Congress held its first hearing on reparations for slavery since Black Lives Matter activists began rioting last year, and now just needs to find some former slaves to give them to.
Members of the Judiciary subcommittee on the Constitution, Civil Rights, and Civil Liberties met over Zoom on Feb. 16 to discuss H.R. 40, which aims to “establish a commission to study and consider a national apology and proposal for reparations for the institution of slavery,” according to coverage at Dailymail.com.
Former slaves can be difficult to locate in the United States, as slavery was ended by Abraham Lincoln in 1865 and the injured parties would have to be at least about 160 years old.
Democratic Rep. Sheila Jackson Lee, who’s spearheading the effort, argued her case with images, holding up pictures of a beaten slave and lynched black Americans who could really use the money.
Freshman Democratic Rep. Cori Bush was pro-reparations, pointing to how the government treated her black grandfathers, who were not given the same GI benefits as white veterans, and to whom she would almost certainly give the money.
“This was our life, the back of a beaten slave,” said Bush, who somehow rose from slavery to being in a U.S Congresswoman. “This was our life in to the 20th century, hangings of African-Americans, men and women. This was our life, when we were in public display, brutalized.”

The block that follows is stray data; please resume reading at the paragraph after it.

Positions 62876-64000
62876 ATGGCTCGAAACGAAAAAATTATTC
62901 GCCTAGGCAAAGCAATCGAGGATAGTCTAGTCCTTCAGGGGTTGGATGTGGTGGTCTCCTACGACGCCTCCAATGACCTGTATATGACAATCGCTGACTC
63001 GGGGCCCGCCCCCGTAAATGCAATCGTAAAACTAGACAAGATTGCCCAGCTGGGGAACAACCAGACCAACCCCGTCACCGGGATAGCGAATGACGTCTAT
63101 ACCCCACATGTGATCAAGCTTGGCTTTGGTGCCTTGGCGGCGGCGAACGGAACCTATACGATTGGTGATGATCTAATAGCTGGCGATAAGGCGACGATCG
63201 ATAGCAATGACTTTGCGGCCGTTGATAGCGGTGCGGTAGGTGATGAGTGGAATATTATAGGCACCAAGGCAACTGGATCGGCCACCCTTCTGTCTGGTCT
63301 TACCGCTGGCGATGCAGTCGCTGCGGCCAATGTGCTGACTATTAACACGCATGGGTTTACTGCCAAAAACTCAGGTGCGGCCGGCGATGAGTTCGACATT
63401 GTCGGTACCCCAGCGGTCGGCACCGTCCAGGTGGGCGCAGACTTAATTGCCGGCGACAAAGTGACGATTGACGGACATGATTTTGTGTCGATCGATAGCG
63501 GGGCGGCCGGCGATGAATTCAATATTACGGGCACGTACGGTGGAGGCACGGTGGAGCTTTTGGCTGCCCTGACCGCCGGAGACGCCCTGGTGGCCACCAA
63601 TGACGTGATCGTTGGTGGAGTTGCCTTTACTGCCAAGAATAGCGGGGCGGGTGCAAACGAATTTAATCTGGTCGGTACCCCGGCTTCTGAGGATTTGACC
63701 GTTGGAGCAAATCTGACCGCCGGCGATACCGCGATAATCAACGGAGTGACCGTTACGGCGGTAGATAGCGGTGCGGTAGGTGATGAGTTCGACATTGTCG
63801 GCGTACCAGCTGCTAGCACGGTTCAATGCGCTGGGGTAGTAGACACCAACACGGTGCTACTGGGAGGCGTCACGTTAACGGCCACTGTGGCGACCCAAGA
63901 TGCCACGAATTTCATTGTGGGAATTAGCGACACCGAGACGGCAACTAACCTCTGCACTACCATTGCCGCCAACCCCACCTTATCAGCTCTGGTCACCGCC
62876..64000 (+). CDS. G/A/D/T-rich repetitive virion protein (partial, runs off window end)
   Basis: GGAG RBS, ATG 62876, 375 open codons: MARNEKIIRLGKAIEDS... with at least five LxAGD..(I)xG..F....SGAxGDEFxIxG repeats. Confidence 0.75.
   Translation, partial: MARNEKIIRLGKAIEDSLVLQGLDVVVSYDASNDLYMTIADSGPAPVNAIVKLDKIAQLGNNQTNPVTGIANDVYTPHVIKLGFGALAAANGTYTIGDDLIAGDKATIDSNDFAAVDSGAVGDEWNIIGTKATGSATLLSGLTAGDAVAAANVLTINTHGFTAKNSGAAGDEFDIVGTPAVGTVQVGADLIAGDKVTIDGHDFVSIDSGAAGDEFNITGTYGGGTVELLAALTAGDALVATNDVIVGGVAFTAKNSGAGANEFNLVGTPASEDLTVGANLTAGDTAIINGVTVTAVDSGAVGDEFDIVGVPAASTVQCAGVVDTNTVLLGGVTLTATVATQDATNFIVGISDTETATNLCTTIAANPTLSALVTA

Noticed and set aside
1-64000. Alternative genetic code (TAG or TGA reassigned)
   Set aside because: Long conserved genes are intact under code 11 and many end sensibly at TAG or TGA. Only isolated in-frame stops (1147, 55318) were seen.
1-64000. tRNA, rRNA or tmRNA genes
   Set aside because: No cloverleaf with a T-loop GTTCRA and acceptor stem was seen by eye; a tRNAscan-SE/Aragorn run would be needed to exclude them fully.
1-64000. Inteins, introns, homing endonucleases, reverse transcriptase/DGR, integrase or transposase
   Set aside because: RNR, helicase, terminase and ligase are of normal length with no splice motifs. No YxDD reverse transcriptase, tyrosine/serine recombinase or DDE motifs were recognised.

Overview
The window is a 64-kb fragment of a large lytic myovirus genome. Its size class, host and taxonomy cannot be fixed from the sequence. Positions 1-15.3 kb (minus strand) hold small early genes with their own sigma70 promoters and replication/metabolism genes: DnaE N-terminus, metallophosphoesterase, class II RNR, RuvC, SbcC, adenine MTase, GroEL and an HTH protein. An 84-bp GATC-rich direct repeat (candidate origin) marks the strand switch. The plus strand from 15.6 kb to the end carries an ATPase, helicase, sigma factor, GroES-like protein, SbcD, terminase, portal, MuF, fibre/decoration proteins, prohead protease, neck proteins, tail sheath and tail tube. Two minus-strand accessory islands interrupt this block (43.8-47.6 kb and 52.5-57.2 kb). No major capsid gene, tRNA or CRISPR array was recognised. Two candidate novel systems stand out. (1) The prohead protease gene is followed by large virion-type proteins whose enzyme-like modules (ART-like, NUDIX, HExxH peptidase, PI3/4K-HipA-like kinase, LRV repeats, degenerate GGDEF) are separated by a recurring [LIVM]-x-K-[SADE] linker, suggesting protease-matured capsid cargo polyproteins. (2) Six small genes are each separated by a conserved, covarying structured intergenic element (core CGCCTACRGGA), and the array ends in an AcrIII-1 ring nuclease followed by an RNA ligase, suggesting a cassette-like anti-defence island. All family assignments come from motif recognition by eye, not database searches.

The resolution to study reparations was first introduced by the now late Rep. John Conyers — who also rose from slavery into the political elite — in 1989.
Lest it seem “all about the money,” a number of Democratic witnesses argued that the term “reparations” stands for more than just financial hand-outs. They also wanted to transform political, economic and social institutions.
Kathy Masaoka, co-chair of the Nikkei for Civil Rights & Redress, spoke of the reparations given to interned Japanese Americans, but those people had actually been interned in actual camps by actual Democratic president Franklin Roosevelt.